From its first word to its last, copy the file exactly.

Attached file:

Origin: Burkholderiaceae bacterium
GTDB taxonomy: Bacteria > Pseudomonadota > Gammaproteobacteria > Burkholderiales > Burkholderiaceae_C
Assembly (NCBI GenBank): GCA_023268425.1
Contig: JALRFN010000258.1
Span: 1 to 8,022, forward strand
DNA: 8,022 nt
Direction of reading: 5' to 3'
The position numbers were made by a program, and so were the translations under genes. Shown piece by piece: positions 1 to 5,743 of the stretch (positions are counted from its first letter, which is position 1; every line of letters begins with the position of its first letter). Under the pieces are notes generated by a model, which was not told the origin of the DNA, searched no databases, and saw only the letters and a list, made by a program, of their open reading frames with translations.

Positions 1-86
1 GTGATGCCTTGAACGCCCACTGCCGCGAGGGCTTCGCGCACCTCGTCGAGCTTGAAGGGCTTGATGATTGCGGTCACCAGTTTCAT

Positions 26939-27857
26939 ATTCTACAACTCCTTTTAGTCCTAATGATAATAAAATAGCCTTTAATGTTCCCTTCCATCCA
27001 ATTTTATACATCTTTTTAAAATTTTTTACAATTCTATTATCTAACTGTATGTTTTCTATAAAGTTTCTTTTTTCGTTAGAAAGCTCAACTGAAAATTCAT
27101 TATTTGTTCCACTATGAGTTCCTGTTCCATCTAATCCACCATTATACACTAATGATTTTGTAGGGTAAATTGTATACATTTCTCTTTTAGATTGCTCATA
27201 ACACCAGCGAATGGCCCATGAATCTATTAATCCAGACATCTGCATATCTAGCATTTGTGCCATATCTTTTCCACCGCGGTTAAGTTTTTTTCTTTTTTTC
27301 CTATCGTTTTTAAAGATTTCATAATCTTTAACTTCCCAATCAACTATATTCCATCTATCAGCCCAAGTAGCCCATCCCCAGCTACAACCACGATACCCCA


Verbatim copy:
Origin: Burkholderiaceae bacterium
GTDB taxonomy: Bacteria > Pseudomonadota > Gammaproteobacteria > Burkholderiales > Burkholderiaceae_C
Assembly (NCBI GenBank): GCA_023268425.1
Contig: JALRFN010000258.1
Span: 1 to 8,022, forward strand
DNA: 8,022 nt
Direction of reading: 5' to 3'
The position numbers were made by a program, and so were the translations under genes. Shown piece by piece: positions 1 to 5,743 of the stretch (positions are counted from its first letter, which is position 1; every line of letters begins with the position of its first letter). Under the pieces are notes generated by a model, which was not told the origin of the DNA, searched no databases, and saw only the letters and a list, made by a program, of their open reading frames with translations.

Positions 1-86
1 GTGATGCCTTGAACGCCCACTGCCGCGAGGGCTTCGCGCACCTCGTCGAGCTTGAAGGGCTTGATGATTGCGGTCACCAGTTTCAT

Positions 26939-27857
26939 ATTCTACAACTCCTTTTAGTCCTAATGATAATAAAATAGCCTTTAATGTTCCCTTCCATCCA
27001 ATTTTATACATCTTTTTAAAATTTTTTACAATTCTATTATCTAACTGTATGTTTTCTATAAAGTTTCTTTTTTCGTTAGAAAGCTCAACTGAAAATTCAT
27101 TATTTGTTCCACTATGAGTTCCTGTTCCATCTAATCCACCATTATACACTAATGATTTTGTAGGGTAAATTGTATACATTTCTCTTTTAGATTGCTCATA
27201 ACACCAGCGAATGGCCCATGAATCTATTAATCCAGACATCTGCATATCTAGCATTTGTGCCATATCTTTTCCACCGCGGTTAAGTTTTTTTCTTTTTTTC
27301 CTATCGTTTTTAAAGATTTCATAATCTTTAACTTCCCAATCAACTATATTCCATCTATCAGCCCAAGTAGCCCATCCCCAGCTACAACCACGATACCCCA